Fruit growers may soon be harvesting and pruning with a single robot

In the future, fruit growers may be able to suffice with a single robot that can harvest, prune and weed their trees year round. Agro Food Robotics' Next Fruit 4.0 project is developing grippers and pruning shears that can automatically select the right fruit to pick and branches to prune based on image analysis.

Growers of apples, pears, berries, and other fruit are sometimes literally short of hands. The problem is felt most during the harvest season, but labor is also scarce for other work in the orchard. "The sector really needs automated solutions," says Jochen Hemming, researcher at Agro Food Robotics. "But harvesting robots are still under development, and when they are ready to be used, they will be pricey."

In the Next Fruit 4.0 project, Hemming and his colleagues are working with fruit and robotics companies to develop a multifunctional robot. The harvest only lasts a few weeks, but the same robot that trundles around picking fruit could also be used for other tasks in the orchard. "We think that an orchard robot should be able to do more than just harvest fruit," says Hemming. "It could also weed, prune, and thin flowers, for example. This would make the investment much more worthwhile for the growers."

Robot with multiple hands
The multifunctional orchard robot is an autonomous vehicle that carries a storage bin and has a robotic arm to which the grower can attach several different 'hands' (grippers or other tools). It also has a detection system that takes and analyses images using artificial intelligence. During the harvest, the robot drives through the orchard, locates ripe fruits, plucks them from the tree, and places them in the bin. This sounds simple, but that is not the case. "The problem is the variability in nature," says Hemming. "No apple or pear is the same, and a tree is a complex 3D structure. The robot has to be able to deal with this."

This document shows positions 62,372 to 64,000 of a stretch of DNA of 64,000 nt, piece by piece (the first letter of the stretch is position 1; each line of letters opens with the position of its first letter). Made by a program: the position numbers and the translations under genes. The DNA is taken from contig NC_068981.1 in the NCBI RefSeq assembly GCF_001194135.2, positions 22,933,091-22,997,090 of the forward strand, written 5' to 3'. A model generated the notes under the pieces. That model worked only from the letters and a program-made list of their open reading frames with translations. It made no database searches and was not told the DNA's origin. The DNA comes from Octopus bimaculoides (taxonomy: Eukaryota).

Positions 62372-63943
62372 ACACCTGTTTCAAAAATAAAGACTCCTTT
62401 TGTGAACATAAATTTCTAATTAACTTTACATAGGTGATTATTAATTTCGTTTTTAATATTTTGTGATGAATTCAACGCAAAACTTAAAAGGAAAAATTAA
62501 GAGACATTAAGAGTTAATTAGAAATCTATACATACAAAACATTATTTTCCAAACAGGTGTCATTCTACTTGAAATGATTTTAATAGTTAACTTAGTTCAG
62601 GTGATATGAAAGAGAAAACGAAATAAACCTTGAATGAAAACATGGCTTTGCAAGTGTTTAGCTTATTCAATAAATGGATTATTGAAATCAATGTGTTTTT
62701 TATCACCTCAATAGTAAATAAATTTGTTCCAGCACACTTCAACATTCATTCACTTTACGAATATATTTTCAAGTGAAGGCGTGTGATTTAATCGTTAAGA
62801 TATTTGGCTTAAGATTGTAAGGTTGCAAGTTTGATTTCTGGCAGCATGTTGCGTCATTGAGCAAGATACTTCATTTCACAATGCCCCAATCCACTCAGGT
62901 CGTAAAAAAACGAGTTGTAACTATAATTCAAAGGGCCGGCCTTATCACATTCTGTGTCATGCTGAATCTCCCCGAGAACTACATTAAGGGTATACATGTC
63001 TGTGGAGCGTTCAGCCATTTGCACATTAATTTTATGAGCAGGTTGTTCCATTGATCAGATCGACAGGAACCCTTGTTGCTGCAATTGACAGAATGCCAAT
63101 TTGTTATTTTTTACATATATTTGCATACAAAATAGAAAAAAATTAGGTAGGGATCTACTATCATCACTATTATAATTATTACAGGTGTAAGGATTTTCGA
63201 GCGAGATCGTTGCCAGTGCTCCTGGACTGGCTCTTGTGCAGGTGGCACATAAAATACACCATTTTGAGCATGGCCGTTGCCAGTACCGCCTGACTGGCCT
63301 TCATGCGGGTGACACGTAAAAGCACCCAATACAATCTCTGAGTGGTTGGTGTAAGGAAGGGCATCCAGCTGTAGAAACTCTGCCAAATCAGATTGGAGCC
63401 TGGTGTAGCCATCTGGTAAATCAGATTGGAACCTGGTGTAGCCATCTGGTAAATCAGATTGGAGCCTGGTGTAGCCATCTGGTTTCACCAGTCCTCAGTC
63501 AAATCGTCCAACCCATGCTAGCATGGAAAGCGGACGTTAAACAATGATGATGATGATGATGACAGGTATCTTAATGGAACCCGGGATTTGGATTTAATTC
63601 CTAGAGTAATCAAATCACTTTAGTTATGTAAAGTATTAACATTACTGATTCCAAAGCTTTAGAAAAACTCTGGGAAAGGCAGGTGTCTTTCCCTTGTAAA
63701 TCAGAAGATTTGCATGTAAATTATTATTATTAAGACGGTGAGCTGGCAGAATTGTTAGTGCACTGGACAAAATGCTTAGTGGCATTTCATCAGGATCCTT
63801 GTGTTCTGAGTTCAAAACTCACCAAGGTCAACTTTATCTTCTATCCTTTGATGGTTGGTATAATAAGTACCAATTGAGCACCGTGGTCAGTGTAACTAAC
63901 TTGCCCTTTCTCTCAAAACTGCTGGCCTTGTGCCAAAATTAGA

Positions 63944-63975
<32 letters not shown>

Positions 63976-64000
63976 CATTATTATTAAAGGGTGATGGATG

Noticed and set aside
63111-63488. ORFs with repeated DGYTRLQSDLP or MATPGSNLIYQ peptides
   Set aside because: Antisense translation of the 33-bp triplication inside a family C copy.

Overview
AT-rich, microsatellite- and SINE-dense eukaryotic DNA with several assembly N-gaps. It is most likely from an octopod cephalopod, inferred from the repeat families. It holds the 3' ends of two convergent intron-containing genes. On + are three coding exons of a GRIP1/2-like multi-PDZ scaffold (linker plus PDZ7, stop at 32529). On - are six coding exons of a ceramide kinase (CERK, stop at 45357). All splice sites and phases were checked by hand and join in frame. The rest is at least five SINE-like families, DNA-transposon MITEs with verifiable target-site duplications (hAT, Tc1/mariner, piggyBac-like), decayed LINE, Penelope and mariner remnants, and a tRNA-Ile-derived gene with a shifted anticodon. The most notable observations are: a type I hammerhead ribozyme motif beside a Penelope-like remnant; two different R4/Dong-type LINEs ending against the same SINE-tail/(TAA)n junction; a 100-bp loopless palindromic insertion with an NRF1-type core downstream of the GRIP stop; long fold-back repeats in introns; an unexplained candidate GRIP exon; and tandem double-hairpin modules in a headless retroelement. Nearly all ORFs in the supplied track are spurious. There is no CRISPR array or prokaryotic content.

The multifunctional robot from project Next Fruit 4.0

Harvesting pears
The development of grippers for apples is already well-advanced all over the world, but grippers for pears are still in their infancy, which is why the researchers decided to focus on this market first. "Picking pears requires a different technique than picking apples," Hemming explains. "Importantly, the stalk has to remain on the pear because otherwise, the fruit will rot faster. So the right picking technique does not only involve carefully determining the position of the fruit but also its orientation." He will also be investigating whether a force sensor in the gripper could help with this precision work.

Over the past year, the researchers have been collecting images in the orchard and developing software to determine the position of pears in a tree. The gripper will be tested for the first time outdoors during this autumn's harvest.

Pruning shears that know where to cut
Hemming is not only cooperating with pear orchards; he is also working with growers of redcurrants. They need robots that can automatically prune their berry bushes in winter. To this end, the researchers will first develop automated pruning shears for berry bushes and only later shears for apple and pear trees, which have more complexly structured branches.

"The big challenge in pruning is that the robot has to be able to recognize 1-year and 2-year old branches. We are investigating whether a camera system can recognize small differences in the color and buds of 1-year and 2-year old branches and whether we can devise a set of rules to determine which branches the robot should prune." The first trials will start soon.

Even more multifunctional
Next Fruit 4.0 started in 2020 and will end in 2024. Hemming hopes the pear gripper and the pruning shears for berries, apples, and pears will be working efficiently by then. In the meantime, the researchers and the cooperating companies are exploring the possibilities of even more tools for the robot. "You could also use these robots for precision spraying of diseases on individual trees. The more functions you can combine, the better. The robot will only become economically viable if you can use it to do more than just harvesting or pruning," Hemming concludes.

For more information:
Wageningen University & Research
www.wur.nl

 


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